Omaha, Nebraska, by Zora Murff

Sign in to access Harper’s Magazine

Need to create a login? Want to change your email address or password? Forgot your password?

  1. Sign in to Customer Care using your account number or postal address.
  2. Select Email/Password Information.
  3. Enter your new information and click on Save My Changes.

Locked out of your account? Get help here.

Subscribers can find additional help here.

Not a subscriber? Subscribe today!

To change your password click here.

Get Access to Print and Digital for $23.99.
Subscribe for Full Access
Get Access to Print and Digital for $23.99.

North 24th Street used to be the center of a close-knit African-American community in North Omaha. When Jade Rogers was born, her grandparents, aunts, and uncles all lived nearby. But in 1977, when Rogers was five years old, the government decided to run Highway 75 through the middle of the neighborhood. The area began to fray: Her home was demolished, and her grandparents’ house (right), too, was eventually condemned. “The community was never the same,” Rogers says. Even today, forty years on, “the closeness we felt when I was that young … we’ve never gotten that back.”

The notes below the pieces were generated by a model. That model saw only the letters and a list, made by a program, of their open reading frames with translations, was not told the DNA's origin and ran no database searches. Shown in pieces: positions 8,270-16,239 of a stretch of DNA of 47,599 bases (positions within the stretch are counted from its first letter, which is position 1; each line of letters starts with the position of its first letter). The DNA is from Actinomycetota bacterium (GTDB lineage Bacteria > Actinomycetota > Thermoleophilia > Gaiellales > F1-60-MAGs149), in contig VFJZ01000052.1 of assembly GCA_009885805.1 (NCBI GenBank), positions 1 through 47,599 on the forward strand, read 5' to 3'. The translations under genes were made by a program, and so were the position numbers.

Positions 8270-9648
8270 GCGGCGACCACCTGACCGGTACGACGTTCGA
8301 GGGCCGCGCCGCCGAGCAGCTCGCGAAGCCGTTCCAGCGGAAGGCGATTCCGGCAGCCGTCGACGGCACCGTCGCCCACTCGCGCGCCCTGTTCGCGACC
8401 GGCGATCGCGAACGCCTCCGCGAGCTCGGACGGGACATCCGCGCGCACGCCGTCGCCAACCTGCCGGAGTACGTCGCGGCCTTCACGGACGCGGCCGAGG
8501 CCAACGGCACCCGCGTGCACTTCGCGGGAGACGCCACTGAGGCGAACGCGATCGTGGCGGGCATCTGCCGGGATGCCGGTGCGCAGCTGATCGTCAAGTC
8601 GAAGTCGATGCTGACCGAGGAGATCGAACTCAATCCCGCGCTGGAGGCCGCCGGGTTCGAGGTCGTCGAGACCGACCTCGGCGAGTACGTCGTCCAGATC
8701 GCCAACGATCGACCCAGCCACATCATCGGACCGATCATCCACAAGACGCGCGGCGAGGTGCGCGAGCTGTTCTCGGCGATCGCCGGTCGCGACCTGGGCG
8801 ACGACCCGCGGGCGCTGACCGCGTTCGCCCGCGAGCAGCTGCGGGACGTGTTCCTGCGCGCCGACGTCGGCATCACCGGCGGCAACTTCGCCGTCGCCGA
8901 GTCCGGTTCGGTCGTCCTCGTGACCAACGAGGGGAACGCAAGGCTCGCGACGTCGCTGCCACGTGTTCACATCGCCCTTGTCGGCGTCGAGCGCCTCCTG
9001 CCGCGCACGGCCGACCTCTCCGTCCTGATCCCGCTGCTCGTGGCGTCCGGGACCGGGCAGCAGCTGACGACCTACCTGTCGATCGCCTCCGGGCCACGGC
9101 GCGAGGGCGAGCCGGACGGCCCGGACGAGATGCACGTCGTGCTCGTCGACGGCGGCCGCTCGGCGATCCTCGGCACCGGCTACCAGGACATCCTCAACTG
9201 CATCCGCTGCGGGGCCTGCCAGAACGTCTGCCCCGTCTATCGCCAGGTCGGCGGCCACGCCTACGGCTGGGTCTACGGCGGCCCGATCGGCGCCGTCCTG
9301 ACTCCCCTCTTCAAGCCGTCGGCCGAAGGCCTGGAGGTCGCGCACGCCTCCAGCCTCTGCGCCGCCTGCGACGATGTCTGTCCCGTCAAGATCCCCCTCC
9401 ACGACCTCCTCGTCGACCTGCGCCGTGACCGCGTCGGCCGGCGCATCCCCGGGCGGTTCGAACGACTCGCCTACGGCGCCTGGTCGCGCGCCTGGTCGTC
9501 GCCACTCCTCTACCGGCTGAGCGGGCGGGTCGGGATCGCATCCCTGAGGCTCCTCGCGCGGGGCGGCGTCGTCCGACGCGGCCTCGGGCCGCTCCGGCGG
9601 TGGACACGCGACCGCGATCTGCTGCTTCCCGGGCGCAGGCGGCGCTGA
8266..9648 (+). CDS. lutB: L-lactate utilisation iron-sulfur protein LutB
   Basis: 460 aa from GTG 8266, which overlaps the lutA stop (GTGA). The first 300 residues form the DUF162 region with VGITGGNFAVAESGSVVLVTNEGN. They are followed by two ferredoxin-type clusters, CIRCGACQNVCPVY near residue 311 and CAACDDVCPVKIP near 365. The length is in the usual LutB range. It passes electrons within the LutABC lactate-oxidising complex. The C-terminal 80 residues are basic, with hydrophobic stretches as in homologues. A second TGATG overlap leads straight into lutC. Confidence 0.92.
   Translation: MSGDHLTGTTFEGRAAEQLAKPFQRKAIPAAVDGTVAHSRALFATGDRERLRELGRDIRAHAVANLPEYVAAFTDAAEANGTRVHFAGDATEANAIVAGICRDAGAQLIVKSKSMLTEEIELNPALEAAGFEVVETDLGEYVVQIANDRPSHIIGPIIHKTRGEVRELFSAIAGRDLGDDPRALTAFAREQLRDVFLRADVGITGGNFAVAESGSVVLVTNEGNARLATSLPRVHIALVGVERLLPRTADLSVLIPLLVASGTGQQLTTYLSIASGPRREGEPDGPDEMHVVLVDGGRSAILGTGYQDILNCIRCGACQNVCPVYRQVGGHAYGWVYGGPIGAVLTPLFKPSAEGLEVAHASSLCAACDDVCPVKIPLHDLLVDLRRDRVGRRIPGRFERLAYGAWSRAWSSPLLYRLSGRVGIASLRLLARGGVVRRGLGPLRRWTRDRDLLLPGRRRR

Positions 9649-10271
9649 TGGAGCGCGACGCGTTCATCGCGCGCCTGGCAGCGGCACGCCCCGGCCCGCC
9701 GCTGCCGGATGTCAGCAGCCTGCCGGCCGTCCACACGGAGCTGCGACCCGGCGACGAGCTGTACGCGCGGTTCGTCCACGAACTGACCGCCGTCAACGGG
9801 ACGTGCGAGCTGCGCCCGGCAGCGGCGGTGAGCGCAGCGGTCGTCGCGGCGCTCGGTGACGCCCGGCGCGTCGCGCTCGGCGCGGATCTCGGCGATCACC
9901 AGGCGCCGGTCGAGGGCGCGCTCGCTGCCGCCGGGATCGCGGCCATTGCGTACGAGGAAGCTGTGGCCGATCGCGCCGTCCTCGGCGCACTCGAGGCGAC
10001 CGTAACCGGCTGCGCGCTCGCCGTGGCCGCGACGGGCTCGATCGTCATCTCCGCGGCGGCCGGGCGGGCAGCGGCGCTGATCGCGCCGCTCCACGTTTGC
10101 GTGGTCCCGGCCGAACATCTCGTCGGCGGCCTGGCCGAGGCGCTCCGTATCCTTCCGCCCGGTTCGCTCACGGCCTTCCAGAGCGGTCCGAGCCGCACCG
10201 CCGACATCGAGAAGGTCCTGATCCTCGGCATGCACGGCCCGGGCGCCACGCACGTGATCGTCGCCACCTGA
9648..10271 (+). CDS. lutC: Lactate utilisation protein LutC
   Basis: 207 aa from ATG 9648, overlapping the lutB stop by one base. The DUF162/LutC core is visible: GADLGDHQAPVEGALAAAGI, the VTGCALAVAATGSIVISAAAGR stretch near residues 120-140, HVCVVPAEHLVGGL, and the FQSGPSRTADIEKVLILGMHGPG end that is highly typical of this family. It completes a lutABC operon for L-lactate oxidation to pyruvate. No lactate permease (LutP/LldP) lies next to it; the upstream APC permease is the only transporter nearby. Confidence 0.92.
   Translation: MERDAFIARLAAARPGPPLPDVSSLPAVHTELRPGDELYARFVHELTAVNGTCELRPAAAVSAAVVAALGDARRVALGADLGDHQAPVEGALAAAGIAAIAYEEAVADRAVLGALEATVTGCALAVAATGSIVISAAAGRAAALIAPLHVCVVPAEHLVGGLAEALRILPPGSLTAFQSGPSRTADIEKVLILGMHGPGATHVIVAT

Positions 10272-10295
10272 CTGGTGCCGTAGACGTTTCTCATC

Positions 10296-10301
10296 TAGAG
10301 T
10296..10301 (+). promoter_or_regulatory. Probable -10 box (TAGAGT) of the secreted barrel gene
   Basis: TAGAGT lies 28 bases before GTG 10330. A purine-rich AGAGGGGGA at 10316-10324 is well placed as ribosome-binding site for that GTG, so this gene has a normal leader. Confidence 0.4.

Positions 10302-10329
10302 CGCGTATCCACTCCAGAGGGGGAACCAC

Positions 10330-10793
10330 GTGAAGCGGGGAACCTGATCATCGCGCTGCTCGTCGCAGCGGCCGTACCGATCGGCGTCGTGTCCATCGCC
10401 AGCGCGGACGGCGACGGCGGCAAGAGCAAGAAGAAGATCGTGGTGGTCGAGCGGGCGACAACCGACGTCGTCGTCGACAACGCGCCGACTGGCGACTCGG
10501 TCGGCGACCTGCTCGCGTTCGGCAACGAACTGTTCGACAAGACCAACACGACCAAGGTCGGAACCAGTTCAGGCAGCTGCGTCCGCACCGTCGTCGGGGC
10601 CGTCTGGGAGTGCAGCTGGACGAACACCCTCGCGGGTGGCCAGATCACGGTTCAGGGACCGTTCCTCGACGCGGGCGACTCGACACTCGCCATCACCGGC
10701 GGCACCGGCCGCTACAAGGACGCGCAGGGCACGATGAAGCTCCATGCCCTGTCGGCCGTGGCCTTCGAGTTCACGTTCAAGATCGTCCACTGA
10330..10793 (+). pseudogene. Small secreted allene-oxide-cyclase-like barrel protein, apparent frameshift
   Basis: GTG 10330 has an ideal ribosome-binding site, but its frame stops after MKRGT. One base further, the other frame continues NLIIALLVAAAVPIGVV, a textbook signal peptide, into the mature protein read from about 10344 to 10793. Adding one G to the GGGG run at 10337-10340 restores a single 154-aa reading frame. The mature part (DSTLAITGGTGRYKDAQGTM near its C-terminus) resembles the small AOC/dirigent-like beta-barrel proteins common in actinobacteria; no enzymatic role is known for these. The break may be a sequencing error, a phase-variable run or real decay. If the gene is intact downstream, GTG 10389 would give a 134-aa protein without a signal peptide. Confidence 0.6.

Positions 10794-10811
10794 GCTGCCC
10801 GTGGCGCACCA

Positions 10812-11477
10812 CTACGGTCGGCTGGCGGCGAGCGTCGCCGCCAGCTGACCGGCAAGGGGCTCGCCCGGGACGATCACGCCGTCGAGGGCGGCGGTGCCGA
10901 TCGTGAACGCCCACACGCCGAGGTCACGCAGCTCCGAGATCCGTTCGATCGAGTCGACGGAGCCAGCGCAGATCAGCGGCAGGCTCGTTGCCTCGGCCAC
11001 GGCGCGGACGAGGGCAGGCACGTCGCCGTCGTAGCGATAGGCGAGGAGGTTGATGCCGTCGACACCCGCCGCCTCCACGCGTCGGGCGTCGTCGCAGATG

is a photographer based in Lincoln, Nebraska. He is a co-curator of the Strange Fire Collective.

More from